History of Click-Speaking Populations of Africa Inferred from mtDna …

The only L4 Saudi haplotype belongs to the L4a1 subclade defined by 16207T/C transversion.

Although it has no exact matches its most related types are found in Ethiopia [30].

Four L5 lineages have been found in Saudi Arabia but all have the same

Haplotype that belongs to the L5a1 subclade defined in the

HVSI region by the 1635516362 motif [30]. It has matches in Egypt and Ethiopia.

L6 was found the Most Abundant clade in Yemen [30].

BioMed Central |  Macro-Haplogroup L mtDNA structure in the Arabian Peninsula …

HAPLOGROUP L2A:

Haplogroup L2a is Nilotic and the most common and widely distributed sub- Saharan African Haplogroup and is also frequent in the Americas (~19%).

The wide distribution of L2a in Africa makes identifying geographical origins of lineages difficult.

(Excerpt from: The African Diaspora: Mitochondrial DNA and the Atlantic Slave Trade)

http://www.ncbi.nlm.nih.gov:80/pmc/articles/PMC1182259/

The Main Puzzle is the almost Ubiquitous Haplogroup L2a,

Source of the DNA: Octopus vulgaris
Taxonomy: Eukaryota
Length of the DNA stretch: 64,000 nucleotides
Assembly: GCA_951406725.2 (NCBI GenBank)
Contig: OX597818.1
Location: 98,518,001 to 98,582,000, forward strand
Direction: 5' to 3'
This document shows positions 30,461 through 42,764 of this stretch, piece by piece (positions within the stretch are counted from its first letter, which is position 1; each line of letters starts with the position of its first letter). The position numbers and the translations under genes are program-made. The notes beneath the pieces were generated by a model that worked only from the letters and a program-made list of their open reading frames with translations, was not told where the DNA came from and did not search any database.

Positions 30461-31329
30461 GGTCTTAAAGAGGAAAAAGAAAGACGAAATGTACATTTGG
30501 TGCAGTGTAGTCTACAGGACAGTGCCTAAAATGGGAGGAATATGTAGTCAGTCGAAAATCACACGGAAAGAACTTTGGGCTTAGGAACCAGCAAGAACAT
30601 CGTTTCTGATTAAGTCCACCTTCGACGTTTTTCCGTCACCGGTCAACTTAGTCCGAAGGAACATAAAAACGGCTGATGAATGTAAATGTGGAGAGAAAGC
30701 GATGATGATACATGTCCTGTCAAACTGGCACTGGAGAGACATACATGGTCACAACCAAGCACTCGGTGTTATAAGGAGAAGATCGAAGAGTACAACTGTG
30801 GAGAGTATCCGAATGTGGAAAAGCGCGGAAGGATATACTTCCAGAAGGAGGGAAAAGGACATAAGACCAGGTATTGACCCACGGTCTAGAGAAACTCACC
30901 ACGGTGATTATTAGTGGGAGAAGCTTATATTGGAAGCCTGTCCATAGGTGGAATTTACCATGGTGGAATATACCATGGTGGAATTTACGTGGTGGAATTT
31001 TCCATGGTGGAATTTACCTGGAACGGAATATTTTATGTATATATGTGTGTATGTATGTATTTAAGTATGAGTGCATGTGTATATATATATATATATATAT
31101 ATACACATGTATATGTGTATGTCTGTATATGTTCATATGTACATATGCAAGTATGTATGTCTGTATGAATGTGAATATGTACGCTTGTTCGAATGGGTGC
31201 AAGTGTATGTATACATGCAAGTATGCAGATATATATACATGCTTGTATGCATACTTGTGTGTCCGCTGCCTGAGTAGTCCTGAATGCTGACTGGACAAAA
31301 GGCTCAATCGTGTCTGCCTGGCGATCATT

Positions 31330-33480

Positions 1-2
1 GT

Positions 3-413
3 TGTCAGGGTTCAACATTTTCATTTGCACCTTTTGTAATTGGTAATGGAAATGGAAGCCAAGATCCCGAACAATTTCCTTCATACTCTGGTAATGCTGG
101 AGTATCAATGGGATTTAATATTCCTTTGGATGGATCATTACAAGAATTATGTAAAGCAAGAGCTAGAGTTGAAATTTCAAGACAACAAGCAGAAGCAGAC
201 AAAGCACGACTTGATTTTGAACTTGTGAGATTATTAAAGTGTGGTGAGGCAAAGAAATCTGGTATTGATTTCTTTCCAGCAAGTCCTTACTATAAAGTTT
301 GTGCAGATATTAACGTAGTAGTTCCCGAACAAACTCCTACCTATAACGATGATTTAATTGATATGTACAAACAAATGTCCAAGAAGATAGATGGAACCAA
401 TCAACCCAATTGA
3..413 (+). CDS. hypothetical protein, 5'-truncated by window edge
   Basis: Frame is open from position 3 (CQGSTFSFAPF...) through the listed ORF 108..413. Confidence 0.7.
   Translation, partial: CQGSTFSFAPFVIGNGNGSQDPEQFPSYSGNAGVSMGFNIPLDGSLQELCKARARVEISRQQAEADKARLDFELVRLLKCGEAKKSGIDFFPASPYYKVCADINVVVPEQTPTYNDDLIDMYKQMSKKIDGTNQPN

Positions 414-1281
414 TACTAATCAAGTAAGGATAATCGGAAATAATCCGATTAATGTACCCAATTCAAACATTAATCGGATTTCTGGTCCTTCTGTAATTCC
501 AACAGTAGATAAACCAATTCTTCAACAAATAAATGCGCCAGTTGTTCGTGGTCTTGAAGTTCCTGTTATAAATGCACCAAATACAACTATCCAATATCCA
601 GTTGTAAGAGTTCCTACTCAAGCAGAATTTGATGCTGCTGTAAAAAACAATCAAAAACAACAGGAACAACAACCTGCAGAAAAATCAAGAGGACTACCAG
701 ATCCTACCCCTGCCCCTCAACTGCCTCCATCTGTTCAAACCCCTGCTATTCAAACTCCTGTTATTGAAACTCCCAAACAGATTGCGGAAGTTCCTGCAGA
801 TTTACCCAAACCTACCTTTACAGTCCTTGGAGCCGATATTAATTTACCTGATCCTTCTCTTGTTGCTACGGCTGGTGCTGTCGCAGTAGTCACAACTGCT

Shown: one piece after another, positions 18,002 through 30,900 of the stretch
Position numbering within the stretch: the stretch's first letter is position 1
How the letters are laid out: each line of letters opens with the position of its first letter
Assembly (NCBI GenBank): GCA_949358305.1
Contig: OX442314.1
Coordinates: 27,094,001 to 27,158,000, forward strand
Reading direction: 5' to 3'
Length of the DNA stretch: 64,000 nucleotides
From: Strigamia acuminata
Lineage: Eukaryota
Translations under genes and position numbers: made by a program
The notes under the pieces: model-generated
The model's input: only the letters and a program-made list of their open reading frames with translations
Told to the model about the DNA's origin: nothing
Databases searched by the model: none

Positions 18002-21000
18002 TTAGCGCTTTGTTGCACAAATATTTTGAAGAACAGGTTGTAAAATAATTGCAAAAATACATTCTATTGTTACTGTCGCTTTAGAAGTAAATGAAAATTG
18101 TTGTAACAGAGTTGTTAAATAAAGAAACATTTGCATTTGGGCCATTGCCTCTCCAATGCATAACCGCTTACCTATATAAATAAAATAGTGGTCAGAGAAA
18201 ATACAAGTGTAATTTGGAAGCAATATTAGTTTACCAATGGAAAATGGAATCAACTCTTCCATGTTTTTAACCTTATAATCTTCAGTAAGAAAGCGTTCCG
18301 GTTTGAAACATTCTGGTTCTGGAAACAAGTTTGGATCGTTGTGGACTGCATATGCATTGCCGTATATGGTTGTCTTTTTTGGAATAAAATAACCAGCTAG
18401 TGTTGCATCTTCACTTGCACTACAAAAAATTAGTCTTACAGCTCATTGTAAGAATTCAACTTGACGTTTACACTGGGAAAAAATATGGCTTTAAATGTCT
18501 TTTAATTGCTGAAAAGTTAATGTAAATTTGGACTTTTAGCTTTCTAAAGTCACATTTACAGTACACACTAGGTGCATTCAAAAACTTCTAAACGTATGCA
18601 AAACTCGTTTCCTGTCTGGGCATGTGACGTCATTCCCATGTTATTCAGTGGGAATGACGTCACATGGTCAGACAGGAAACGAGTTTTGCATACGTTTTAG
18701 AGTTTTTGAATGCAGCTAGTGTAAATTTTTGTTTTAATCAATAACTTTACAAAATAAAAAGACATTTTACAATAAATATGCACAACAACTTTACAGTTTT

North Africa Tunisian Bay : Golfe de Tunisia Port Saïd { Carthage}Which we suggest may have become”Prevalent “somewhere in

North-Central Africa  { Prehistoric Central North Africa }

Spreading East and West along the Sahel, during the Last Glacial Period or some what earlier..

Example: Modern day Sahel, Tunisia near Libya and Algeria..

Note: The Jerba Islands of Tunisia/Carthage is located in South Eastern Tunisia,

Tunisia, is inhabited by four ethnic groups: Berbers, Arabs, sub-Saharans, and Jews/Hebrews.

(click link below for isolated Sub/Supra Saharan mtdna of jerba/tunisia)

Isolated Haplogroups of Jerba Island Tunisia: L1b, L2a1L2a1c1, L2d2, L3b, L3b1, L3e1a, L3f, M and U

The Island of Jerba/Tunisia is said to be Inhabited First, by the Descendants of  the Mousterian Population

Between the 5th and 6thMillienia B.C. (Tlatli, 1967), Who were later replaced by Berbers of  the Ketama

and Lemata tribes ( Khaldoun 1852).